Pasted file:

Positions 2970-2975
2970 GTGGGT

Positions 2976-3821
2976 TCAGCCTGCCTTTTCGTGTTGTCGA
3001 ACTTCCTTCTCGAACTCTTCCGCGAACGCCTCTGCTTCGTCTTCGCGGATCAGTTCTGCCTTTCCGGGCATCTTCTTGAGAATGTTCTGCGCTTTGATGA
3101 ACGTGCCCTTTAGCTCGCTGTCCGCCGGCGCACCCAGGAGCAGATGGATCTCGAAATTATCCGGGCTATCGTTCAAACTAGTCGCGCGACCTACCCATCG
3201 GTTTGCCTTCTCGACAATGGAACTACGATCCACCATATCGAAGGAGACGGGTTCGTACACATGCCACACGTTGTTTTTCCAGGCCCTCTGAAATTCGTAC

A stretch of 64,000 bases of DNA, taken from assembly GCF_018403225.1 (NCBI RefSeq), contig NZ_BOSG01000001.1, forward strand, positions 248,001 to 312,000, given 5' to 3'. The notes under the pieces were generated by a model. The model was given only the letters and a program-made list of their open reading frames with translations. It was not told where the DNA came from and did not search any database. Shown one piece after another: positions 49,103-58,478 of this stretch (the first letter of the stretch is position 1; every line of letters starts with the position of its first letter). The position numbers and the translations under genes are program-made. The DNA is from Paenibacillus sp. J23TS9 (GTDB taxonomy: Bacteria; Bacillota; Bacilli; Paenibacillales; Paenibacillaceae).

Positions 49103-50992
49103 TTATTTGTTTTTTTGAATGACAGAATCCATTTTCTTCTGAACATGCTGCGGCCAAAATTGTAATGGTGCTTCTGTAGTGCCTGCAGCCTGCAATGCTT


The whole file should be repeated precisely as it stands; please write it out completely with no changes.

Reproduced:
Positions 2970-2975
2970 GTGGGT

Positions 2976-3821
2976 TCAGCCTGCCTTTTCGTGTTGTCGA
3001 ACTTCCTTCTCGAACTCTTCCGCGAACGCCTCTGCTTCGTCTTCGCGGATCAGTTCTGCCTTTCCGGGCATCTTCTTGAGAATGTTCTGCGCTTTGATGA
3101 ACGTGCCCTTTAGCTCGCTGTCCGCCGGCGCACCCAGGAGCAGATGGATCTCGAAATTATCCGGGCTATCGTTCAAACTAGTCGCGCGACCTACCCATCG
3201 GTTTGCCTTCTCGACAATGGAACTACGATCCACCATATCGAAGGAGACGGGTTCGTACACATGCCACACGTTGTTTTTCCAGGCCCTCTGAAATTCGTAC

A stretch of 64,000 bases of DNA, taken from assembly GCF_018403225.1 (NCBI RefSeq), contig NZ_BOSG01000001.1, forward strand, positions 248,001 to 312,000, given 5' to 3'. The notes under the pieces were generated by a model. The model was given only the letters and a program-made list of their open reading frames with translations. It was not told where the DNA came from and did not search any database. Shown one piece after another: positions 49,103-58,478 of this stretch (the first letter of the stretch is position 1; every line of letters starts with the position of its first letter). The position numbers and the translations under genes are program-made. The DNA is from Paenibacillus sp. J23TS9 (GTDB taxonomy: Bacteria; Bacillota; Bacilli; Paenibacillales; Paenibacillaceae).

Positions 49103-50992
49103 TTATTTGTTTTTTTGAATGACAGAATCCATTTTCTTCTGAACATGCTGCGGCCAAAATTGTAATGGTGCTTCTGTAGTGCCTGCAGCCTGCAATGCTT